What he can do is scale up his call centre here first. Hire 15 or 20 people and then, as he grows, work with an outsource partner. Master the 24-hour, seven-day-a-week service and he'll get a rock-solid understanding of what he needs to do if he does want to eventually open an office. He'll also be able to do it more cost-effectively. For the on-site visits, he should consider partnering with another company that visits these hotels anyway, like an IT company. Train their staff on his software – he'll have to pay a fee to another company – and then he'd have a more local presence.

Steven Jast, founder and president of Montreal-based ROI Research on Investment Inc.

We've faced similar issues where we've won international contracts and needed to have feet on the ground in those jurisdictions. He can't do everything remotely – there's a certain quality of service that can only be delivered by local experts. So he needs someone knowledgeable about local business customs. For the people who will be doing the face-to-face training, they could work out of their own office and you might pay them a premium to use their facilities. Or if it's just one or two people, you could rent a shared office space.

For the back-end stuff, like his call centre, it's better to keep it local. I have better control over productivity, efficiency, hiring and training. It's hard to monitor people overseas and in different time zones. We try and do as much background stuff as we can in Montreal , and try to give whatever tools and intelligence people overseas need from our local office.

THREE THINGS THE COMPANY SHOULD DO NOW

Expand the local office

Scale up the local office. It's cheaper and easier to manage a local centre than opening two new offices overseas.

Hire globally

Hire technical employees overseas who can be trained in Toronto, then work remotely from home or a shared office.

Partner with another firm

Team up with another firm that already must visits these hotels. Train this company's staff and then send them on face-to-face meetings.

Facing a challenge? If your company could use expert help, please contact us at smallbusiness@globeandmail.com

Join The Globe's Small Business LinkedIn group to network with other entrepreneurs and to discuss topical issues: http://linkd.in/jWWdzT

Our free weekly small-business newsletter is now available. Every Friday a team of editors selects the top picks from our blog posts, features, multimedia and columnists, and delivers them to your inbox. If you have registered for The Globe's website, you cansign up here. Click on the Small Business Briefing checkbox and hit 'save changes.' If you need to register for the site,click here.

Follow us on Twitter @GlobeSmallBiz. Download our apphere.

Report an error Editorial code of conduct
Tickers mentioned in this story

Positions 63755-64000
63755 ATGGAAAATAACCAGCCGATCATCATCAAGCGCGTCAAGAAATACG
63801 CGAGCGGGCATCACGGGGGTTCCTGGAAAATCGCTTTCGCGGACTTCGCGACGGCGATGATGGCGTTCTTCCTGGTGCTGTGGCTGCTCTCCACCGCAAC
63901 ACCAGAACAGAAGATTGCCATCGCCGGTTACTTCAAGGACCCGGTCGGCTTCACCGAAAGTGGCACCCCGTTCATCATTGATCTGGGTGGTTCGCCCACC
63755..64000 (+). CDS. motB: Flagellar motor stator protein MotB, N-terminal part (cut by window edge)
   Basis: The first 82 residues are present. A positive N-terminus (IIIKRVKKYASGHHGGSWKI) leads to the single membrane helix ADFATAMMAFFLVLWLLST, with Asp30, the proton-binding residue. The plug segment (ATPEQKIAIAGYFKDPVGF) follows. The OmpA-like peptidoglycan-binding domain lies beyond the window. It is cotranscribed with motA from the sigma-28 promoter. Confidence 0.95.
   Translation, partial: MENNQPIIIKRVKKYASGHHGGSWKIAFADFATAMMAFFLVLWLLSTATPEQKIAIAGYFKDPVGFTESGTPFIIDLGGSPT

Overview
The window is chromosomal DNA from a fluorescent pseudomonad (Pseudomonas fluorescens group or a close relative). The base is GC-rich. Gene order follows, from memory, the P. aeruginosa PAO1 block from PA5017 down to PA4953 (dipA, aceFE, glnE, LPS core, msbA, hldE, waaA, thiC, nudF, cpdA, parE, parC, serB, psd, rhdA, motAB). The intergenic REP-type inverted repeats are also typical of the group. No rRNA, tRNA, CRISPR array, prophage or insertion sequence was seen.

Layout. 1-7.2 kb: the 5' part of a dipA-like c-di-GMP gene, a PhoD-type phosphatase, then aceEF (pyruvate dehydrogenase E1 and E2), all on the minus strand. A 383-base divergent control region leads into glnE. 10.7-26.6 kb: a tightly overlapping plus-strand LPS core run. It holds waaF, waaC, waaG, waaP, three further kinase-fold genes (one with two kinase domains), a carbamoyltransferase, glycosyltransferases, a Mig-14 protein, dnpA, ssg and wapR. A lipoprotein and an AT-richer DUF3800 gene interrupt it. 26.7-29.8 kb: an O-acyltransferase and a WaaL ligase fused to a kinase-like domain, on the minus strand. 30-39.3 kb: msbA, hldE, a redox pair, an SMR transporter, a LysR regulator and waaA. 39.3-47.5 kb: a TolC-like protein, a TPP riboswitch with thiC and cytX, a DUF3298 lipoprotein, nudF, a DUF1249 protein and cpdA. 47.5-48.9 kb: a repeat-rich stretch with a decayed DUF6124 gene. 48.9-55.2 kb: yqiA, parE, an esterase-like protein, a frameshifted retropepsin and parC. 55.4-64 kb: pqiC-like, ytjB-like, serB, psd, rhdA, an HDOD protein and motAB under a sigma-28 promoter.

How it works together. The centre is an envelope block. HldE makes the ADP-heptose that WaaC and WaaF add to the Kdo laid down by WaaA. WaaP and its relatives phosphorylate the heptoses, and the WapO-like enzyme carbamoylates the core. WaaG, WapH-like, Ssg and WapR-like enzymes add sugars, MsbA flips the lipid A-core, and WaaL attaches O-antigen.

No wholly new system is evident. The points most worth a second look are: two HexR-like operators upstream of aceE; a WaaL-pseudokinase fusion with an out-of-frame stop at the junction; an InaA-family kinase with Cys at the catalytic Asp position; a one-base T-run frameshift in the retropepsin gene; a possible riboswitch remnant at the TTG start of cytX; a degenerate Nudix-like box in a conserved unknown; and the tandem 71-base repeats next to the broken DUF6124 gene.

Unchecking box will stop auto data updates
Comments

Welcome to The Globe and Mail’s comment community. This is a space where subscribers can engage with each other and Globe staff. Non-subscribers can read and sort comments but will not be able to engage with them in any way. Click here to subscribe.

If you would like to write a letter to the editor, please forward it to letters@globeandmail.com. Readers can also interact with The Globe on Facebook and Twitter .

Welcome to The Globe and Mail’s comment community. This is a space where subscribers can engage with each other and Globe staff. Non-subscribers can read and sort comments but will not be able to engage with them in any way. Click here to subscribe.

If you would like to write a letter to the editor, please forward it to letters@globeandmail.com. Readers can also interact with The Globe on Facebook and Twitter .

Welcome to The Globe and Mail’s comment community. This is a space where subscribers can engage with each other and Globe staff.

We aim to create a safe and valuable space for discussion and debate. That means:

  • All comments will be reviewed by one or more moderators before being posted to the site. This should only take a few moments.
  • Treat others as you wish to be treated
  • Criticize ideas, not people
  • Stay on topic
  • Avoid the use of toxic and offensive language
  • Flag bad behaviour

Comments that violate our community guidelines will be removed. Commenters who repeatedly violate community guidelines may be suspended, causing them to temporarily lose their ability to engage with comments.

Read our community guidelines here

Discussion loading ...

Due to technical reasons, we have temporarily removed commenting from our articles. We hope to have this fixed soon. Thank you for your patience. If you are looking to give feedback on our new site, please send it along to feedback@globeandmail.com. If you want to write a letter to the editor, please forward to letters@globeandmail.com.
Cannabis pro newsletter